Click here to find 5 extreme marketing blah blah blah

If you’ve clicked here actually looking for 5 extreme marketing blah blah blah’s, there is no help for you. Go away.

If you’ve come here to see a person coming to a realization via the land of Oz then “this be the place Captain!”

I am officially giving up on the marketing nonsense.

Everyone is happy to pump out their marketing tips but having spent the best part of 2 years trying to put almost all of them into action I’ve come to the conclusion. They are all full of **it!

“Ye travelers on the interwebz be too savvy for the old ways Captain…”

And by this I mean, people don’t give a damn about your 50% scroll popups, exit-intent call-to-actions or the video ads you’re pumping out flooding the borders and baselines of every website willing to take your money.

Remember the days when all you needed was a big rounded edged button saying “BUY NOW MOFO!” and it worked? Funny right.

Marketing is no longer about getting the attention with a snazzy button, popups, freebies, prizes, (add an infinite amount of items here).

This is the only marketing tip you need. You ready?

Your content is your marketing.

BOOM. Your head spins, explodes and brain matter splatters on all four walls right?

Why couldn’t these marketing “experts” (term used loosely) just say that and save me 2 years?

Forget everything, focus on your content because THAT is the only way to get peoples attention.

I’ve come to consider marketing like this…

I am watching the game on TV. An ad break starts. My attention goes to my phone or tablet, whichever is nearest. Or the bathroom if no technology is nearby (grabbing tech on my way of course). I look at what is being said about the game online and as the ads end, I go back to the game.

I don’t want my marketing to be the ads in this scenario. I want my marketing to be the game.

So rather than trying to ram a sales pitch down some average Joe’s throat via ads, pop-ups and other “please look at me” avenues try to turn your sales pitch into content your target audience wants to invest their eyeballs into.

This doesn’t mean stop buying exposure. It just means making sure what you’re exposing doesn’t turn people off. Like that one time you… with the jacket… in the park… the court case…  remember?

Please follow us on Twitter, YouTube or add the game to your wishlist if it interests you. Also please check out our Steam Group for Death by Game Show.

The illusion of sales

All present and future game developers know this.

Consumers wait for sales.

Unless you are a big swinging… pendulum of a developer, or have a well marketed… media darling of a… sleeping with Gabe Newell kind of game, you’ll be sucking on the sales nipple from launch to living in your parent’s basement.

This is not a slight. Needs must.

It’s a consumer driven market and every Tom, Dick and Harry have lined up to shuffle craptastic shizzola onto every App store because “look Ma’ I’z got a job, so I canz liv in da basement.”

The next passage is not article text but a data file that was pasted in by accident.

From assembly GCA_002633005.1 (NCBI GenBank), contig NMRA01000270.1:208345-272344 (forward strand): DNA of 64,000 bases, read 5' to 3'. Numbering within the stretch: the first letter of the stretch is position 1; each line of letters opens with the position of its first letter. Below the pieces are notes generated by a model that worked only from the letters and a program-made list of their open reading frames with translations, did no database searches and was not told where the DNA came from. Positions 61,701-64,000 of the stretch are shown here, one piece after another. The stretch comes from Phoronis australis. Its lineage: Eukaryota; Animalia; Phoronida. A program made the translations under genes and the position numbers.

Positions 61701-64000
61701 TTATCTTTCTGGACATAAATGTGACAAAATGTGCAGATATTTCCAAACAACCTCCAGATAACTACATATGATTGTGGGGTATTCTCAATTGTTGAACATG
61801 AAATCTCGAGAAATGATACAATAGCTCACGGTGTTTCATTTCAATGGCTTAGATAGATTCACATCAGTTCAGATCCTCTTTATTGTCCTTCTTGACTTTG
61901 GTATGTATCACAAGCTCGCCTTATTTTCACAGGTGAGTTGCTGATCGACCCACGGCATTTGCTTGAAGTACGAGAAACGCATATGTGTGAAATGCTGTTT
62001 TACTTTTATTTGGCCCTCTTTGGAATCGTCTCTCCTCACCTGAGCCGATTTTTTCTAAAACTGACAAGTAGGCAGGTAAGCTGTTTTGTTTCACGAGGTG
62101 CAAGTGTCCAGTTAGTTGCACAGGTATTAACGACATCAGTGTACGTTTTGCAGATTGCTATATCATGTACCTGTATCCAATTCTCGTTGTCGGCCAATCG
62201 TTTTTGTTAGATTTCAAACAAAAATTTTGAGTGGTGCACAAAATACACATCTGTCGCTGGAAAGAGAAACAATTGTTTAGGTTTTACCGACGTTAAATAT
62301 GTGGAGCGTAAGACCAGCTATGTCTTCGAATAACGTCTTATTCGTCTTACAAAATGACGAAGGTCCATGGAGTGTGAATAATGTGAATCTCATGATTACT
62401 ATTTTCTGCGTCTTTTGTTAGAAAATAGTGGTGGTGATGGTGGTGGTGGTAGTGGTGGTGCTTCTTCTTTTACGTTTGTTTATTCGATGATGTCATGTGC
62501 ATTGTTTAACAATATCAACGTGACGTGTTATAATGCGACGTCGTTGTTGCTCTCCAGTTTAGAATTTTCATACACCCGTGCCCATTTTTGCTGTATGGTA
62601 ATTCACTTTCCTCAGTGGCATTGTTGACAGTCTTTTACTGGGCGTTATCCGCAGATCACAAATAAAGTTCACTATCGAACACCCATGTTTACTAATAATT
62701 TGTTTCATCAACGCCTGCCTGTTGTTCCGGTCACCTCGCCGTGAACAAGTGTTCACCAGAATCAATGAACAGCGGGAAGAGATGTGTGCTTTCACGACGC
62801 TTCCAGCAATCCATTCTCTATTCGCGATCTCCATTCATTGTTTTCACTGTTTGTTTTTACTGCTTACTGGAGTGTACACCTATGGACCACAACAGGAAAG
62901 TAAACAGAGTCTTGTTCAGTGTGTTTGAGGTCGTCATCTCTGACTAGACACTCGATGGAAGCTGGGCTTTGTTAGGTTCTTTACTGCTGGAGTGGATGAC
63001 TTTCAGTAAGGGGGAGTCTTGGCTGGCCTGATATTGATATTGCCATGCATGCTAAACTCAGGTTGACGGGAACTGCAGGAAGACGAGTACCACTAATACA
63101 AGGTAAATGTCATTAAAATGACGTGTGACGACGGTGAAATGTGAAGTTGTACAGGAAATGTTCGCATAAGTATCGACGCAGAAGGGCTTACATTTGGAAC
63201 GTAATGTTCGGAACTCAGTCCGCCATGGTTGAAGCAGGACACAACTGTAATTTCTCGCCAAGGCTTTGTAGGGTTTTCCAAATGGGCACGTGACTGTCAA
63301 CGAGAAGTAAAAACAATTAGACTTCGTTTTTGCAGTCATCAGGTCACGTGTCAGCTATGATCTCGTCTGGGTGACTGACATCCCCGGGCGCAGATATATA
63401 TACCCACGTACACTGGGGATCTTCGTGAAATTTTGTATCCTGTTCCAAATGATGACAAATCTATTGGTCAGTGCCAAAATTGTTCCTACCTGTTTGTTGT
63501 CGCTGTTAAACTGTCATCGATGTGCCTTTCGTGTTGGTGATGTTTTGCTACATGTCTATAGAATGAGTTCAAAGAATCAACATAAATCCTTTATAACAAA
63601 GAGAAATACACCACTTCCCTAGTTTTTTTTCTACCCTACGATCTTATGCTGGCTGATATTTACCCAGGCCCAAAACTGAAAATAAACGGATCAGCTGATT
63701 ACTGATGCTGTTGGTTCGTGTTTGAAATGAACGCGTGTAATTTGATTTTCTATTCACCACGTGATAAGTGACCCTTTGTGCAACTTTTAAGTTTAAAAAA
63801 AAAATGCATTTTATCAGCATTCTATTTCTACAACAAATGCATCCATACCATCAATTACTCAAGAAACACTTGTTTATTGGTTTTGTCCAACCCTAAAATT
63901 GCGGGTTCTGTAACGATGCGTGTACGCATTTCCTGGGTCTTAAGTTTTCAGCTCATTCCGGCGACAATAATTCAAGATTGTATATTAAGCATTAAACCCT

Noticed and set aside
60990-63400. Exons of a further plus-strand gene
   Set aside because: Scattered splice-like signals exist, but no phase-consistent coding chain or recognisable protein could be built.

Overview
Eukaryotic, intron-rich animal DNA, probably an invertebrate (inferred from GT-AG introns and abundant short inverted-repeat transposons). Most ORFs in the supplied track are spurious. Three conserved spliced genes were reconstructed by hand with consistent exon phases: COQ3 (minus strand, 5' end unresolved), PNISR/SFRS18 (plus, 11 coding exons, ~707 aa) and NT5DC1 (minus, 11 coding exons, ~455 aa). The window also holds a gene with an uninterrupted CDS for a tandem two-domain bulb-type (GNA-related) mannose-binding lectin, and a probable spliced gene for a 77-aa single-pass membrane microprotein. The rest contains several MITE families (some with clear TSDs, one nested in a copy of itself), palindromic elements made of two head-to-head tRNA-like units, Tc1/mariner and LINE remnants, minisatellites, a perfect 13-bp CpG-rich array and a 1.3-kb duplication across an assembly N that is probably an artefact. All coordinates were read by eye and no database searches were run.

/Sarcasm

Anyway, to the point.

These sales you’ll be hoping to live off are not actual sales. They are “calls-to-action” done by platforms to draw in consumers who have been trained to expect massive reductions and free sh*t.

So here’s a reality check.

The price your game is at, during a sale is the true reflection of product value on the market. So, as every other mother flicker is putting the peddle down to F2P even your $0.99 price point is looked at with the “hmmm, should I buy a can of diabetes OR a 20-hour single player game” hesitation.

/Metaphor.

The platforms are the guards, and games are the inmates. The guards dictate when you can get a conjugal visit and because only so many inmates can have bang bang at once, you’ll have to wait your turn.

What this means is that you either stick at full price RRP and hope for the best or succumb to the guards and fragrantly wave the %OFF flag in an inmates circle jerk.

The irony here is that the circle jerk will get you a better return. Sleeping with Gabe Newell ain’t sounding so bad now, is it?

So, as a developer, you’ll likely be hoping the handful of major sales during the year can make up for the vast majority of the time your little sweetheart is stuck at full price.

/The punchline.

Consumers know the only time to buy is when your game is on sale, or in a bundle, or F2P. It sucks right?

The only exception, you are the big swinging… orangutan on a rope tire and can make gaming media dance so you get the exposure needed.

So go sleep with Gabe Newell quick.

We should have, as right now we’re stuck doing the inmate circle jerk.

It’s probably why they say the games industry is a messy business.

Please follow us on Twitter, YouTube or add the game to your wishlist if it interests you. Also please check out our Steam Group for Death by Game Show.

Warning to rookie journalists